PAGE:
In-depth: Haiti and HIV: "Gen espwa" - new hope dawns
HAITI: Treatment centre reports rising sexual violence and HIV
Photo: Anne Isabelle Leclercq/IRIN
Not enough love
PORT-AU-PRINCE, 1 November 2007 (PlusNews) - Apart from HIV, sexual violence against women in Haiti is another virus that has so far proved resistant to a cure. Activists say they are unsure whether the rise in cases over the last few years is due to violence becoming more widespread, or the result of campaigns calling on women to speak out.
Either way, human rights groups say it is an indictment of the way the society treats its women. According to a study published by UK-based medical journal The Lancet, 35,000 women were subject to sexual violence around the capital, Port-au-Prince, between 2003 and 2005; more than half were younger than 18 years. [www.thelancet.com]
In 2004, political tensions in Haiti degenerated into violence as a rebel group made up of anti-government gangs and demobilised soldiers began to seize towns; President Jean-Baptiste Aristide was forced into exile.
"The year 2004 saw the climax of the violence, particularly sexual violence," said Dr Brunel Delonnay, a senior official in a government unit that coordinates programmes on sexually transmitted infections, HIV/AIDS and tuberculosis.
The violence continued in 2005 and early 2006 with 'Operation Baghdad', launched by armed Aristide supporters demanding his return despite the presence of a United Nations peacekeeping force.
Before the unrest, the Gheskio Centre, the largest HIV treatment centres in Port-au-Prince, was seeing just a handful of women requesting HIV testing after sexual assaults. In 2006 numbers rose to between 40 or 50 cases a month, many of them gang rapes.
"At first it was slow - one case here, one case there," said the centre's secretary-general, Dr Marie Deschamps. "Now the women come, but [nearly half] of them come too late." Post-exposure prophylaxis, which cuts the risk of HIV infection, must be administered within 72 hours of the attack.
|Sexual violence drastically increased with the outbreak of violence in 2004..
Twelve percent of the women reporting to the centre are pregnant, and around two percent are HIV-positive, said Deschamps. "In 90 percent of cases, the victims come to get screened for HIV because they are scared. If they thought we couldn't prevent HIV infection, they wouldn't come."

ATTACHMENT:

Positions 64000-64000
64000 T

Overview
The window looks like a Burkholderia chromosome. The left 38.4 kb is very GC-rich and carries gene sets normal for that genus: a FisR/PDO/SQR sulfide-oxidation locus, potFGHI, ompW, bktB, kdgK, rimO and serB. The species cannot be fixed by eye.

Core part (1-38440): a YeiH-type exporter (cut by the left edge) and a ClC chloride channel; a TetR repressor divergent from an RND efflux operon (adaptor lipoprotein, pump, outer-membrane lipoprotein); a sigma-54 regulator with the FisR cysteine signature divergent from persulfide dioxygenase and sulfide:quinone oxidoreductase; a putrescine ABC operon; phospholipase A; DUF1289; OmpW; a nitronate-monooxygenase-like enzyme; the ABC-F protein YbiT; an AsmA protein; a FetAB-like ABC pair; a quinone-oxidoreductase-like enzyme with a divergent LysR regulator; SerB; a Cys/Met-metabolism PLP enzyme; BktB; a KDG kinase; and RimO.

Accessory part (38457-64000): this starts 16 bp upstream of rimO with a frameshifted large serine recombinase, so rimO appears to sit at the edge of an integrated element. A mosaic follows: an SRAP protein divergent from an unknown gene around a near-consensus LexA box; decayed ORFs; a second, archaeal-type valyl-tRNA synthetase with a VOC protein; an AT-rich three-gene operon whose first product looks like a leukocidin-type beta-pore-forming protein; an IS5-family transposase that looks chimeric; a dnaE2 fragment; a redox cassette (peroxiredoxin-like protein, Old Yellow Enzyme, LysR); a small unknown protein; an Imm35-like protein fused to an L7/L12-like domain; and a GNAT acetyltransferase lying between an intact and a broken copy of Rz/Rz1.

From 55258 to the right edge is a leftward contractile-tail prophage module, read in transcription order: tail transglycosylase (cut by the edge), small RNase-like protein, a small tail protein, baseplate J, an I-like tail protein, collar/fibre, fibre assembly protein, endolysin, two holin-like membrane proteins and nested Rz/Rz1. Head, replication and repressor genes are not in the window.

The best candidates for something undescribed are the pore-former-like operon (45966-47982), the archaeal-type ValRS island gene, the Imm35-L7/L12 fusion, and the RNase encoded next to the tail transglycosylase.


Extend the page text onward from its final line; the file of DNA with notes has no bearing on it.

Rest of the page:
Haiti has an HIV prevalence rate of 3.8 percent, the highest in the region.
Sexual violence linked to political insecurity is just the tip of the iceberg. "This situation [of political instability] has obscured habitual sexual violence happening behind closed doors, which was hidden and not brought to justice," said Delonnay.
Dr Jean-William Pape, director and co-founder of the Gheskio Centre, agrees. "At the start, the [recorded] incidents of sexual violence were committed by persons who were unknown and armed, but this has changed; now many of the victims know their attackers," he said.
Pressed by human rights activists, the Haitian government is beginning to improve the legal protection of women. Legislation was passed in 2005 that reclassified rape as a stand-alone crime carrying a maximum sentence of life imprisonment; previously it was categorised as part of the wider crime of sexual molestation.
The definition of adultery had also contained gender double standards: when committed by a man it was only recognised if it was actually committed in the marital bed, but in the case of a woman the location did not matter, a distinction that has now been done away with.
Despite these attempts at legal reforms, perpetrators of sexual violence still enjoy a level of impunity; women are often too ashamed to testify against their attacker, and when the assailant is a man in uniform, too scared. According to the Lancet study, 14 percent of cases of sexual assault were attributed to members of the police force.
Although the police insist they "do not tolerate such acts", the behaviour of the police on the streets has been denounced by human rights organisations and sex workers.